"Where we were living, no one came to help us because everyone was too scared to come through the renegades," she said.
The Zulu woman was rescued by South African businessman Michael Pan, a volunteer on behalf of the international humanitarian organization, Buddhist Tzu Chi Foundation, who has established hundreds of career training classes in the city of Durban.
Ngema was provided with food and clothing as well as sewing and gardening classes, which have helped her sustain herself.
Spreading the good will shown to her, Ngema joined the foundation in 1995 and uses her learned skills to care for orphans and AIDS patients in South Africa.
"We are able to give better than we received," Ngema said about the thousands of once-victim Zulu women like her who now volunteer with the foundation.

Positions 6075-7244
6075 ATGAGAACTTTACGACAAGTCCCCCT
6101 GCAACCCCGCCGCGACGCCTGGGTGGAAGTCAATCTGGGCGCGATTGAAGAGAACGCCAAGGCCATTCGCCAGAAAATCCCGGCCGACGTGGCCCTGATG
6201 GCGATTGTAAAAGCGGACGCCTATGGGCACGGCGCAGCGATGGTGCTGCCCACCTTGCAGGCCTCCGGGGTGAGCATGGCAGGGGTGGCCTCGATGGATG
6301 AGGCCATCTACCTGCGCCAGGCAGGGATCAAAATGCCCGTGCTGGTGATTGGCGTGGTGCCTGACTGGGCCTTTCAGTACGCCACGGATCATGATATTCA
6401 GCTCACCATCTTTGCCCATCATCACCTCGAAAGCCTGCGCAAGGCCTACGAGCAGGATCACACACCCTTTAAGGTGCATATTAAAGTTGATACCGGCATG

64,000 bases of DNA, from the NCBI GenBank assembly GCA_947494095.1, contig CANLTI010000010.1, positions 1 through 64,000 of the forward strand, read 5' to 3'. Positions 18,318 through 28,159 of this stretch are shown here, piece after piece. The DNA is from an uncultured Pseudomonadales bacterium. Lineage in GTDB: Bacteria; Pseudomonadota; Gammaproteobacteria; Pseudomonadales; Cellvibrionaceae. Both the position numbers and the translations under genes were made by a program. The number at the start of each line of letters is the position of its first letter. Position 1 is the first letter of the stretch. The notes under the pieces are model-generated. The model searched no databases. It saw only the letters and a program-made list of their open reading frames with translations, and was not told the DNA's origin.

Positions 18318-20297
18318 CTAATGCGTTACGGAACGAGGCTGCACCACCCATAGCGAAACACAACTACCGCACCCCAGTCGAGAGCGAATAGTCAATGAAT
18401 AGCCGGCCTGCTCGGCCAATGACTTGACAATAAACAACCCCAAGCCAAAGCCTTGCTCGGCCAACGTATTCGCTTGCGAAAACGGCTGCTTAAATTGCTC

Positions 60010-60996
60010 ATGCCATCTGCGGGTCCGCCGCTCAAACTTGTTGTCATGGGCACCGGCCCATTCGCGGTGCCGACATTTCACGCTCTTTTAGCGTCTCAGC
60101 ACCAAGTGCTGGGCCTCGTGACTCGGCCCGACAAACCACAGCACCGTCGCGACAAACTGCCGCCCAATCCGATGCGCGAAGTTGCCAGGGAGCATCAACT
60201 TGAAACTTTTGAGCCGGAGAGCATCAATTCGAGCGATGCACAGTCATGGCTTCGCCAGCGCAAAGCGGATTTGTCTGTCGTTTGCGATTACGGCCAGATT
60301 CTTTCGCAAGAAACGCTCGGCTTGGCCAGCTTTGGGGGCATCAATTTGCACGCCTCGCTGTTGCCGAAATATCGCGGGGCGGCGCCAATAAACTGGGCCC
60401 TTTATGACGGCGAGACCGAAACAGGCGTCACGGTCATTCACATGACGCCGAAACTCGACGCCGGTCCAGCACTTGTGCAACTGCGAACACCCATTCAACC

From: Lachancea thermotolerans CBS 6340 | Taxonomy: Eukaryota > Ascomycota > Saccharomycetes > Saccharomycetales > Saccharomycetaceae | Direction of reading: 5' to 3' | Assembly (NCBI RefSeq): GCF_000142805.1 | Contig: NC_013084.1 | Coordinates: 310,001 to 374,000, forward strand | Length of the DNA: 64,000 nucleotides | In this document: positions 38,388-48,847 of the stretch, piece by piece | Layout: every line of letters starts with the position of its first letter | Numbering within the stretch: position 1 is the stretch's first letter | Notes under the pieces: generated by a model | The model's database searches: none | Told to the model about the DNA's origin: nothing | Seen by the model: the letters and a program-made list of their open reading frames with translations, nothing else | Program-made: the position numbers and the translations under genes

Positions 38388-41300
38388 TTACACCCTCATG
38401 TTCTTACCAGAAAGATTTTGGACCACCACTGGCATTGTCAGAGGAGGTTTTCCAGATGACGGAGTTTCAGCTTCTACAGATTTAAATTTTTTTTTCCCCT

Ngema discussed her life-changing experience alongside fellow Zulu volunteer, Tolakele Maria Mkhize, this weekend at a nationwide seminar tour called "Love Without Borders: Empowering Zulu Women in South Africa." The women spoke on behalf of their organization, Buddhist Tzu Chi Foundation, on March 5
in San Dimas.
"Everybody was crying because their story was so touching," Tzu Chi volunteer Grace Chen said.
For speaker Mkhize, the 70-year-old discussed how her attitude transformed from selfish to selfless because of the love that was shown to her.
"I was a woman who didn't care about other people. I only cared about myself and my family," Mkhize said about her former self.
Initially, she visited the organization only to collect the free food and clothes provided those visiting.
"The goal was to grab the food and clothes and run away home, not to help others," Mkhize said.
Eventually, she felt compelled to help her community and now provides care and food for 5,000 people.
"She's willing to spread this kind of love with the community," Pan said.
Tzu Chi is a nonprofit organization founded in 1966, which focuses its efforts on charity, medicine, education, environmental protection and disaster relief.